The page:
An accounting of love and loss. In this often, heartwrenching book, Joan Didion champions her once simple writing life alone, without her husband, best friend and consultant on all her writing. Joan reminisces on her life and writing with her husband John, always with her – writing, walking, traveling, filming – they did everything together, despite them both being individual writers, with the exception of a few collaborations.
Joan takes us through her life in vignettes as she shares memories of incidence on vacations the family took together, the circles of people they traveled with, their routines, when they adopted Quintana, motherhood, and mistakes. But most poignantly, Joan focuses on the time of John’s death, the surreal moments, the most insignificant things becoming big things, the most minutest details overlooked while she was living numb are being realized in this story. She begins her story with the the eve her and John went to visit Quintana in hospital, while she was in an induced coma. They were both worried sick about their daughter. Joan makes dinner, they sit down to eat and John has a fatal heart attack right in front of her on December 30, 2003. Her details are precise. She talks about her different kinds of grief, comparing the variation in grief between losing her parents, to how different her grief felt when John died. Joan shares what it was like waking up the next morning alone. She’ll take you right into her realizations. So identifiable for anyone who has ever deeply loved and lost. I know much of what Joan speaks, like not even remembering if we ate or not, mostly not. It’s a numbness that takes over to break the impact of the shock.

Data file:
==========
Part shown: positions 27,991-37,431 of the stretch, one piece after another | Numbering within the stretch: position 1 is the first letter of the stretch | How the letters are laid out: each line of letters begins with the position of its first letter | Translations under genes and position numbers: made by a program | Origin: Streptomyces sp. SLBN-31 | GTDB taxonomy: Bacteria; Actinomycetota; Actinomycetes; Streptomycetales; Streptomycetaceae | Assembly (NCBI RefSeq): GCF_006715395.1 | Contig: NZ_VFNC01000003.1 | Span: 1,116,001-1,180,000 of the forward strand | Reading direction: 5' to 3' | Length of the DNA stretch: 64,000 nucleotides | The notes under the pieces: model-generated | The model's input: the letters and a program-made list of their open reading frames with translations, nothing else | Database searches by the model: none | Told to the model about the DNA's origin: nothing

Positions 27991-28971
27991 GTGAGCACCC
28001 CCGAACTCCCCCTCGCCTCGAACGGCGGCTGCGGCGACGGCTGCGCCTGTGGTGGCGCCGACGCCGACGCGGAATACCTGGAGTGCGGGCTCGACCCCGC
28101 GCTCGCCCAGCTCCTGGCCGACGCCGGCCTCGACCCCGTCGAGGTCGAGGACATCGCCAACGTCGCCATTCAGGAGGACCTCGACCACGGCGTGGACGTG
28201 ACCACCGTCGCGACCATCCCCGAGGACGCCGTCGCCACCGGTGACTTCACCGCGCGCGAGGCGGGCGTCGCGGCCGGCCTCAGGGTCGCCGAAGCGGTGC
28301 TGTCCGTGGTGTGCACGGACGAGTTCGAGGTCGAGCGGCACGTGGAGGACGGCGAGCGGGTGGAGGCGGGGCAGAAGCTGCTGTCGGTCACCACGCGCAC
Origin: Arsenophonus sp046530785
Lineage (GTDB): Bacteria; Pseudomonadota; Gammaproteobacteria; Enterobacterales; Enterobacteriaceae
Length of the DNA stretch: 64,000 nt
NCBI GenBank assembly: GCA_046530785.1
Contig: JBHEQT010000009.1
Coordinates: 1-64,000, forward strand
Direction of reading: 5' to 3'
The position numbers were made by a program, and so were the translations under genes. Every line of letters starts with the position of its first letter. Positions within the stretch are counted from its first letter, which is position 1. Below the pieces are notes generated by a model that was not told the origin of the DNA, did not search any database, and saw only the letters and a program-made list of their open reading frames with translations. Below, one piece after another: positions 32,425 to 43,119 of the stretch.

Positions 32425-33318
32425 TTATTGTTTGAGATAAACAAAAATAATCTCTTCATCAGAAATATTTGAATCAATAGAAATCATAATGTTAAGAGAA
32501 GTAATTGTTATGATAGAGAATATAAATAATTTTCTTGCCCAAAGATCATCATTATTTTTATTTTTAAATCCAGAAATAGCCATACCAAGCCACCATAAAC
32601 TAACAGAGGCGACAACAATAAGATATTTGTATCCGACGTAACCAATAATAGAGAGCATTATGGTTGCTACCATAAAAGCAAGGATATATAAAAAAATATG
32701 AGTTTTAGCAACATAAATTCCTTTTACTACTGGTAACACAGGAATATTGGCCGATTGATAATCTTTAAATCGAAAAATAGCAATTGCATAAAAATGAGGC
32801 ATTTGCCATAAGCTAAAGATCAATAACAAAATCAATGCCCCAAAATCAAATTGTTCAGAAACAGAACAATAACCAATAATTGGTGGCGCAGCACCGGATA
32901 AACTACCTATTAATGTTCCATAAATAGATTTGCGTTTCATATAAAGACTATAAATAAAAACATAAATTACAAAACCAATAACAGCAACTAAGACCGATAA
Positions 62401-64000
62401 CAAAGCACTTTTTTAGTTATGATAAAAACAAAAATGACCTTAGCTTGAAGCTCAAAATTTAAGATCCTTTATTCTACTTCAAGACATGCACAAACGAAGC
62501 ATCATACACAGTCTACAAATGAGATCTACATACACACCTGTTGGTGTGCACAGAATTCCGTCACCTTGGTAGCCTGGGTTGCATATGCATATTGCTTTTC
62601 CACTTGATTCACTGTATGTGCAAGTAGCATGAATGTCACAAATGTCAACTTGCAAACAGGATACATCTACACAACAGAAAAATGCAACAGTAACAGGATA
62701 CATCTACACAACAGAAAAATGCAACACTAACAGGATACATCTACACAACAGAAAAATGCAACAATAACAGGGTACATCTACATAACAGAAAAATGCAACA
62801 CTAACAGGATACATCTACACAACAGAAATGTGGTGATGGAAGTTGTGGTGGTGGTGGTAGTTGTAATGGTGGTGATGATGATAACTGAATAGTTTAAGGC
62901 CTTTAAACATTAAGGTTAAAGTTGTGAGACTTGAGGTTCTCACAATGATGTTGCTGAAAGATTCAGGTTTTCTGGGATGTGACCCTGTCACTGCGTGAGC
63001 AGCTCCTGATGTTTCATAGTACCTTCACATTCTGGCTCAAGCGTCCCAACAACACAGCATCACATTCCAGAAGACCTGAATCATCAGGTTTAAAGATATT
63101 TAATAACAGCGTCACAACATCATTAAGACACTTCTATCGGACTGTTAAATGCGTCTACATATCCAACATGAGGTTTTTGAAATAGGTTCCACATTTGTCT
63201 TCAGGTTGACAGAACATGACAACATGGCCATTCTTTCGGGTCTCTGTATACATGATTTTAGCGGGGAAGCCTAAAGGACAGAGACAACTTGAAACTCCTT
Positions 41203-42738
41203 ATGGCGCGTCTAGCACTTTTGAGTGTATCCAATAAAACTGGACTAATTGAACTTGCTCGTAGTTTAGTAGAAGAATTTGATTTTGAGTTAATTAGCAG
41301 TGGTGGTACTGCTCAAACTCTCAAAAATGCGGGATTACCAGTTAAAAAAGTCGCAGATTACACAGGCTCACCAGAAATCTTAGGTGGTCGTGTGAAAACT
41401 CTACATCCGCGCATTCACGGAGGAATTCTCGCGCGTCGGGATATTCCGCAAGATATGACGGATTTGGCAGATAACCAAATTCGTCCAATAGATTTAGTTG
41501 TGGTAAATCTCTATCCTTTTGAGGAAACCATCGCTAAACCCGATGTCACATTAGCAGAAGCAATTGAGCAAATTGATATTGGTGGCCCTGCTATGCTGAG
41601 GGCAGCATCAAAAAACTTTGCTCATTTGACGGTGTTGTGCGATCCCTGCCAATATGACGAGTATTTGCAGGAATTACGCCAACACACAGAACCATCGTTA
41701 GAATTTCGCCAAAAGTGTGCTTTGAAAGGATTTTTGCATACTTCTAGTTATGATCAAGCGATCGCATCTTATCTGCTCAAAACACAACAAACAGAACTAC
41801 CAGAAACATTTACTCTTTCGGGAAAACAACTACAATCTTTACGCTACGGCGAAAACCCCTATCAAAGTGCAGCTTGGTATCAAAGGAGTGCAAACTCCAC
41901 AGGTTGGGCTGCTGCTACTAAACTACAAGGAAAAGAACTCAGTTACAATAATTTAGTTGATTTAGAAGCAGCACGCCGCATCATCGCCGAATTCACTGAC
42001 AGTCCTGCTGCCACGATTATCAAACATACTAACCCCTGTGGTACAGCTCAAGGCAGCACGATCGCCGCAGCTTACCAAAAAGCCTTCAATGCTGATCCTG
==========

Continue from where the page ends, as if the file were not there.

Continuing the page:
Joan bares herself with raw honesty on what grief leaves on someone, the stages of steps involved until reaching acceptance, but I wonder how many ever get there. Joan shares how she came to decisions about giving her loved one’s clothes away, as Joan in her denial stage held hope he may come back. Joan discusses her concern of having to break the news to Quintana about her father’s death, after she awakes from a long coma. Joan shares her fears about her daughter getting sick again overshadowing her grief – “Until now, I had been able only to grieve, not mourn. Grief was passive. Grief happened, Mourning, the act of dealing with grief, required attention.”
Imagine trying to stay sane!
Joan Didion is an iconic writer. As a journalist, she followed stories of humanity, out in the field. She said it was easier to deal with war if she could see it. She’s a tiny frail woman who can barely move her hands now at age 86, but that doesn’t stop her from still using them to articulate what she speaks. She’s lived through hell and back TWICE, first losing the love of her life, then her daughter. I can only imagine the amount of courage it took to write about such pain. It’s not surprising this Warrior Woman has won so many awards. I was drawn to this book after watching a documentary about her, The Center Will Not Hold on Netflix after my own husband’s passing, and I would recommend this book to anyone, especially those who have loved and lost.
Poignant Quotes that resonate:
“Life changes fast.
Life changes in the instant.
You sit down to dinner and life as you know it ends.
The question of self-pity.”
“Grief turns out to be a place none of us know until we reach it.”
“I could not count the times during the average day when something would come up that I needed to tell him. This impulse did not end with his death.”
“Marriage is memory, marriage is time.”
“For forty years I saw myself through John’s eyes. I did not age. This year for the first time since I was twenty-nine I saw myself through the eyes of others.”
“I have trouble thinking of myself as a widow. I remember hesitating the first time I had to check that box on the ‘marital status’ part of a form.”
“I realized that for the time being I could not trust myself to present a coherent face to the world.”
“I know why we try to keep the dead alive: we try to keep them alive in order to keep them with us.”
“I realize as I write this that I do not want to finish this account.”